I'm not aware of anything but feverish support for the idea of a South Loop Green Line station. The question to be resolved is whether it should be at 18th or at Cermak.

Put the station between the 2 and make an extra long platforn.

There, problem solved.

Mr Downtown Aug 24, 2008 4:13 PM

Harrison Street curve is even squealing under every train this weekend. I've never heard that before.

BVictor1 Aug 24, 2008 4:42 PM

Quote:

Originally Posted by Eventually...Chicago (Post 3749228)
^^^ TUP, i really do think the "gang" mentality permeates even the good south side communities. They are so intent on protecting their turf that they turn away any potential connection with something outside their dominion. For example, most of the north side communities have made very little noise regarding potential venues and housing for the olympic games, yet most of the south side communities see this as an opportunity to leverage their power. I've worked on a few south side building projects and the only ones that make it with aldermanic approval are the ones that have a particular street organization or block group's blessing. They end up exerting their control so absolutely that any real dollars that could come in and revamp an area look elsewhere for the "low hanging fruit".

Many people in the southside communities are afraid of being pushed out due to gentrification and redevelopment. You have to respect that fear. There aren't that many vacant lots on the North Side as I'm sure you know. Unfortunately another problem is a lot of the people resent outside developers coming in to build. They think that black architects should design the structure and it should be built by a black developer with a construction loan from a black bank which is short sighted and contributed to the lack of development i.e. Dorthy Tillman. The main development has been done by church organizations.

jjk1103 Aug 24, 2008 9:12 PM

Quote:

Originally Posted by BVictor1 (Post 3755565)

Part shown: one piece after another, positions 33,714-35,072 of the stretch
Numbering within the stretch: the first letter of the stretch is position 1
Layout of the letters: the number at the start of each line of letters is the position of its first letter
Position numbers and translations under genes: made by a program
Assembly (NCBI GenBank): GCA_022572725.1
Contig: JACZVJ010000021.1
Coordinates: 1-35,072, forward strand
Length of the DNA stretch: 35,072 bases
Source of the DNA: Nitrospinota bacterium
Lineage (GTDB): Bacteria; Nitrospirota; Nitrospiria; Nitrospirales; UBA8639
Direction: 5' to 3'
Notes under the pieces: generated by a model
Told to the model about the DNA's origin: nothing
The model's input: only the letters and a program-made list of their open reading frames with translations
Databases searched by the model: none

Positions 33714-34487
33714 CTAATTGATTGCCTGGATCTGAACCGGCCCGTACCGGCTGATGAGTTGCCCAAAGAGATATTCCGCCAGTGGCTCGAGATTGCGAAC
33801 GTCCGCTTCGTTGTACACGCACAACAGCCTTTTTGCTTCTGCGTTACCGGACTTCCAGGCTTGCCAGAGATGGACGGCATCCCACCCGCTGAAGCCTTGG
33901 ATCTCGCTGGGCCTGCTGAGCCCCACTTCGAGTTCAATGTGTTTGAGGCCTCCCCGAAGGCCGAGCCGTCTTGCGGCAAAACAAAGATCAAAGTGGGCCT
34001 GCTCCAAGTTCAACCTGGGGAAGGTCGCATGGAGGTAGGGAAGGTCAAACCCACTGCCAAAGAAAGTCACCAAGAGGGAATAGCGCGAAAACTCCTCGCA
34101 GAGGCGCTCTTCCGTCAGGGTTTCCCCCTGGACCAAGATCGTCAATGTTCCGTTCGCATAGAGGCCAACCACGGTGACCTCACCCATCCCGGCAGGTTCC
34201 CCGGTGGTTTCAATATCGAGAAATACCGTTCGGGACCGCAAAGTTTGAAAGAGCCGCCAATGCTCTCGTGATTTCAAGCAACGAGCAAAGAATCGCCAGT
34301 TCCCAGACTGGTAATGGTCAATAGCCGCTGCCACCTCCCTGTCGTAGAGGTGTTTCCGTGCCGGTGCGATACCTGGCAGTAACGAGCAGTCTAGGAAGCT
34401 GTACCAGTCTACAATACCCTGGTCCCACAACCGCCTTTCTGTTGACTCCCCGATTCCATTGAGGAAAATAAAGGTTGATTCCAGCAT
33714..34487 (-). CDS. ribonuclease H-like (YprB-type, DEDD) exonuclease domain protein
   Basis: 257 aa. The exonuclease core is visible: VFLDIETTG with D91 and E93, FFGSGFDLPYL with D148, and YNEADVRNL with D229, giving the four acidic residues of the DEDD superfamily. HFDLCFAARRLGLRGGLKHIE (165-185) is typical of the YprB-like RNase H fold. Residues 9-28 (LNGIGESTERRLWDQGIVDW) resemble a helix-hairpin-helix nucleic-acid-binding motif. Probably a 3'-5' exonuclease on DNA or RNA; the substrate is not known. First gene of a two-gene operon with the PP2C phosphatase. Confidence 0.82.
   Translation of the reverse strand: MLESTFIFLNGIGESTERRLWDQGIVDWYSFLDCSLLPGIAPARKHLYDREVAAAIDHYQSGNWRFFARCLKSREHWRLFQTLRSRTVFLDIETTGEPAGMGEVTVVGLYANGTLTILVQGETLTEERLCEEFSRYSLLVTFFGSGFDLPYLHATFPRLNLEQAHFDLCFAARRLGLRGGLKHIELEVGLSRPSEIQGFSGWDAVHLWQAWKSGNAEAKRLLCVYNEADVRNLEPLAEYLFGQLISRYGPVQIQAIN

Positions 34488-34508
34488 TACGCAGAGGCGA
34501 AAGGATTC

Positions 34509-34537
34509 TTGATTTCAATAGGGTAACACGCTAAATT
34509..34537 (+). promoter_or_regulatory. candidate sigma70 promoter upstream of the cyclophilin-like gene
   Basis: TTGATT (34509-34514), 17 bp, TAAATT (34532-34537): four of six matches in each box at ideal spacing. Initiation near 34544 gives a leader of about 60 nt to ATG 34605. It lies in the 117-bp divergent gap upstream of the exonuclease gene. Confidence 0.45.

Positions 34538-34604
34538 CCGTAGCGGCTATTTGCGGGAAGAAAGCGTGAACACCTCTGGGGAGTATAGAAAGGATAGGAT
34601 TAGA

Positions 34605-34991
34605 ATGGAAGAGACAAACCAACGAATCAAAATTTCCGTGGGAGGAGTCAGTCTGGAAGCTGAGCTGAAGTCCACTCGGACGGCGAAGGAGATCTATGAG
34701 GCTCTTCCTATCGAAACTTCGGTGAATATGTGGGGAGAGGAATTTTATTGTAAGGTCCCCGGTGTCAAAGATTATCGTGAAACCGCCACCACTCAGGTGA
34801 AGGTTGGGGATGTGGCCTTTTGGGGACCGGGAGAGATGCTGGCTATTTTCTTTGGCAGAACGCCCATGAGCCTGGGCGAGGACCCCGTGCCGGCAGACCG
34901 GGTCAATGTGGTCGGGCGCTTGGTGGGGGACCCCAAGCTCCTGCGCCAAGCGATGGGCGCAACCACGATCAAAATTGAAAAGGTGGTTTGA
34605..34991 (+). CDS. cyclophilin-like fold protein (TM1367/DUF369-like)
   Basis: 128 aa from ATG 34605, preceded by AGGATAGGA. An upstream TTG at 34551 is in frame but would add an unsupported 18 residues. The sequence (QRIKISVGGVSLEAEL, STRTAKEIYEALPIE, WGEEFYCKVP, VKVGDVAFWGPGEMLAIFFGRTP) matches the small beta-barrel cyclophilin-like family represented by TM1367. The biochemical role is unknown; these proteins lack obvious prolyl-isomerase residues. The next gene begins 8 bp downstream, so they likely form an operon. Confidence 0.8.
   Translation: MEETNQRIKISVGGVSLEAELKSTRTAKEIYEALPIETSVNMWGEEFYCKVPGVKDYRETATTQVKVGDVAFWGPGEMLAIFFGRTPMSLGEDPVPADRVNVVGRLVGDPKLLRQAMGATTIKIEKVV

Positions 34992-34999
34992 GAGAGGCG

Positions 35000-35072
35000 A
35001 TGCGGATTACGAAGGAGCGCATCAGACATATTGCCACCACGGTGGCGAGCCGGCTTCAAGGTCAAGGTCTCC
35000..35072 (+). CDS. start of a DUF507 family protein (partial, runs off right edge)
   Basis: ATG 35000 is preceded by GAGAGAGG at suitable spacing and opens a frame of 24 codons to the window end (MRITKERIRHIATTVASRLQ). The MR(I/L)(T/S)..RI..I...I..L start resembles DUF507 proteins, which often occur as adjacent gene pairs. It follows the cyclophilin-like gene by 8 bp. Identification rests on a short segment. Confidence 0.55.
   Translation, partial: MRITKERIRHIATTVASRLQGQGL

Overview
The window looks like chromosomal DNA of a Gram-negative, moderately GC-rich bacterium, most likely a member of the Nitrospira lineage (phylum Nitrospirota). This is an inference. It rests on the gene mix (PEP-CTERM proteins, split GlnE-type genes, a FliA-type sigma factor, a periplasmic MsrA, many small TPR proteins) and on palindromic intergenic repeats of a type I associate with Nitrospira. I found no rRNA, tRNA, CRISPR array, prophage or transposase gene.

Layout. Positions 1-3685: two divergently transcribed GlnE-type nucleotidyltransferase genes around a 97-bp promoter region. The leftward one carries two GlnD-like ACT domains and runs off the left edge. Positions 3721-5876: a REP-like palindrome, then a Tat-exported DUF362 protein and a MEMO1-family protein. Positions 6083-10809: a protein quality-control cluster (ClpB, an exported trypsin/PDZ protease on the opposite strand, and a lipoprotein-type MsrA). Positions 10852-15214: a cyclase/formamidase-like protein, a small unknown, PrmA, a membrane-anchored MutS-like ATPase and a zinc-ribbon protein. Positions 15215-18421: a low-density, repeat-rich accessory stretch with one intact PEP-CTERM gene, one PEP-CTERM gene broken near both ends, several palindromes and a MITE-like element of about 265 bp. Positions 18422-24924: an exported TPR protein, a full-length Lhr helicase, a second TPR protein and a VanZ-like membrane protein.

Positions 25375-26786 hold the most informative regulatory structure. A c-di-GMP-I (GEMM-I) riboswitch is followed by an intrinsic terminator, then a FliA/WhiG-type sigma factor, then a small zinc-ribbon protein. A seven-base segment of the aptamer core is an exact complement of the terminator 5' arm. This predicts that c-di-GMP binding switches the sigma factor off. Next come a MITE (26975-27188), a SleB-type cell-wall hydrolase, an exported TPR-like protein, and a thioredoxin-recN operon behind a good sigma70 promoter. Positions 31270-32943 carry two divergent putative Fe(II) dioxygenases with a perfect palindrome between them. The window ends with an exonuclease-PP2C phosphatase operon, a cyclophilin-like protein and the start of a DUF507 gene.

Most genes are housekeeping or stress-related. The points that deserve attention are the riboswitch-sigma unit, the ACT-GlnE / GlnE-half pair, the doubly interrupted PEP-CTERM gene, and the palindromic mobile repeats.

Put the station between the 2 and make an extra long platforn.

There, problem solved.

yes, now everyone complains ! :haha: :haha: :haha:

jjk1103 Aug 24, 2008 9:16 PM

Quote:

Originally Posted by VivaLFuego (Post 3753696)
^There are still a few slow zones between Addison and Jefferson Park, and I think the speed is still limited to 35mph around some of the special trackwork (e.g. crossovers). But the overall travel time from O'Hare to Clark/Lake is finally down to a respectable 41-44 minutes.

....ok, but can you say approximately when the O'hare line will finally be rid of the slow zones and other track repairs and we can just go (uninterrupted) from the Loop to O'hare ?

jjk1103 Aug 24, 2008 9:19 PM

......they have been digging a huge hole under State & Washington (it was re-filled with concrete last night) ......I assume it has something to do with the superstation .......but can anyone fill in the details ?

jjk1103 Aug 24, 2008 9:20 PM

...oh, also......they are finally removing that wall of construction trailers that have been sitting on State for the last three years....

VivaLFuego Aug 24, 2008 9:24 PM

Quote:

Originally Posted by jjk1103 (Post 3756001)
....ok, but can you say approximately when the O'hare line will finally be rid of the slow zones and other track repairs and we can just go (uninterrupted) from the Loop to O'hare ?

I'd say the outright line cuts and slow zones will be totally done by the end of autumn (probably by Thanksgiving, give or take). The cab signaling project is supposed to wrap up sometime in Q1 or Q2 2009, so there might be some periodic late night single tracking until that's completed.

Nowhereman1280 Aug 24, 2008 9:55 PM

Quote:

Originally Posted by BVictor1 (Post 3755605)
Many people in the southside communities are afraid of being pushed out due to gentrification and redevelopment. You have to respect that fear. There aren't that many vacant lots on the North Side as I'm sure you know.

Well that is only true if the northside is defined as everything north of the Hancock and East of the Red line. As soon as you get west of the Red Line there are oddles of open lots/parking lots...


Quote:

The main development has been done by church organizations.